The idea of this approach is to allow PJMEDIA to deal with SDP for us, since dealing with SDP's manually is quite a tedious operation. With this approach, we can ask PJMEDIA to generate SDP for us (the pjmedia_endpt_create_sdp() function) based on the capability/codecs that are registered to it, and we can use the pjmedia_session_info_from_sdp() function to convert local and remote SDP's into the more manageable media session info structure.

Pros:

  • much easier to work with than manipulating SDP's manually
  • this approach is supported since it doesn't modify our codes/libraries

Cos:

  • there is a bit of glue code needed to make PJMEDIA works for us.
  • it still can only work with PJSIP (and not PJSUA-LIB)

Steps to use this approach:

  1. application needs to link with PJMEDIA library to get the SDP parts and the SDP generation/conversion to media session info functionality.
  2. implement a codec factory for each codec that the third party media stack supports. The codec factory is needed to register the codec into codec manager's codec list. Note that only the codec factory needs to be implemented (the pjmedia_codec_factory_op API); no need to implement the codec operation itself (the pjmedia_codec_op API), since we will never create PJMEDIA's stream so no ever codec will get instantiated.
  3. The operations that need to be implemented in pjmedia_codec_factory_op are:
    • test_alloc()
    • default_attr()
    • enum_info()
  4. create a pjmedia_endpt instance, and registers each of the codec factories into the codec manager (application can query the codec manager instance from the pjmedia_endpt).
  5. the code to create a call or to handle media update event is similar to the generic pseudo-code explained earlier, except that application will replace call to pjmedia_session_create() with the corresponding function provided by the third party media stack to start the media.

Integrating Third Party Media Stack into PJMEDIA

The basic idea here is to integrate the third party media stack into PJMEDIA, and since the PJMEDIA API stays the same, we can integrate the result with existing application or higher layer library, including PJSUA-LIB. However, since this involves modifying our code/libraries, this approach is not supported.

We never tried this approach (never had the need!), so we can't quite explain the details on how to accomplish this. Also the details will depend on the capability that is offered by the third party media stack, so it varies. But the rough steps probably look something like these:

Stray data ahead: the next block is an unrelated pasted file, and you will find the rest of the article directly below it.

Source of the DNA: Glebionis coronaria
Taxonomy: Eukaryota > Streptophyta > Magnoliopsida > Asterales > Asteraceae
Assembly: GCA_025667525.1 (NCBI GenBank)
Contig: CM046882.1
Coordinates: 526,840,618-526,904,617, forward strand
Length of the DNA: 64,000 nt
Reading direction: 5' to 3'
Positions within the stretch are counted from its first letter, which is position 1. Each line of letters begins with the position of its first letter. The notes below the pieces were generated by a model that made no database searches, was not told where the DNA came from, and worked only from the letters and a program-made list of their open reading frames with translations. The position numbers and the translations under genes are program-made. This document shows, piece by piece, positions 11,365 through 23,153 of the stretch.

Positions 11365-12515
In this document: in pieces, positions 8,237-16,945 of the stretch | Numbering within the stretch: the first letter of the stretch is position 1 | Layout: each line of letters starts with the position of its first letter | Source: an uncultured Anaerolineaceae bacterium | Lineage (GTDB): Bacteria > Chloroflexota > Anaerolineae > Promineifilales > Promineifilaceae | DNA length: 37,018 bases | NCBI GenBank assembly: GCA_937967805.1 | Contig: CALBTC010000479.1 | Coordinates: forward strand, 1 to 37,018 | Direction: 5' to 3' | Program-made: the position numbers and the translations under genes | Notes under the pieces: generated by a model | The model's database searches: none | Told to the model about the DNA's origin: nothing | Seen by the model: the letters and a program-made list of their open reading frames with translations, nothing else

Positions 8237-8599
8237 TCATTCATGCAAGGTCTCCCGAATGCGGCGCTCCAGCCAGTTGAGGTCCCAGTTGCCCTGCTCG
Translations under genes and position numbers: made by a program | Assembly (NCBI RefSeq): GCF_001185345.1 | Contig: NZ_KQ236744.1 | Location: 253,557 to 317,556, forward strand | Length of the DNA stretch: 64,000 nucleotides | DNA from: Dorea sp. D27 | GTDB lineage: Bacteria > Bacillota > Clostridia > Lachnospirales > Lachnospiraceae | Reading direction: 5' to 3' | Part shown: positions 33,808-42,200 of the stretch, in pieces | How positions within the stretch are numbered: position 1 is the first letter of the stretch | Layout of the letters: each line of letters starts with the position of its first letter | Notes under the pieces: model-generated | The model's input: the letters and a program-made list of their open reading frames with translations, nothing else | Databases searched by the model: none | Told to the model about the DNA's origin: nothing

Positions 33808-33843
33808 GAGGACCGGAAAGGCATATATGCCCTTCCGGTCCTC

1. We probably no longer use PJMEDIA to control the media flow, and if this is the case, we'll need to stop the media from running. Follow this article on PJSIP FAQ on how to manage our own media with PJSUA-LIB.
  2. Re-implement pjmedia_session_create() function in PJMEDIA's session.c with your implementation (that uses the third party media stack). Also re-implement:
    • pjmedia_session_destroy(): to destroy the media session
    • pjmedia_session_get_port(): just return a dummy media port. This wouldn't matter since media flow is not running in PJSUA-LIB so the media port will never be used.
    • pjmedia_session_dial_dtmf(), pjmedia_session_check_dtmf(), pjmedia_session_get_dtmf(), and pjmedia_session_set_dtmf_callback()
  3. You'd also probably need to re-implement the UDP media transport. The media transport is needed to get its socket address info (to be advertised in SDP), but it needs to be re-implemented to not actually bind to the specified socket address (otherwise if your media stack tries to bind to the same address, it will fail).

With these installed, I think you can get PJSUA-LIB up and running. You will however lose all media functionality in PJSUA-LIB, since the media is not running in PJSUA-LIB, such as:

  1. conference bridge
  2. file playing recording
  3. ICE
  4. everything else related to media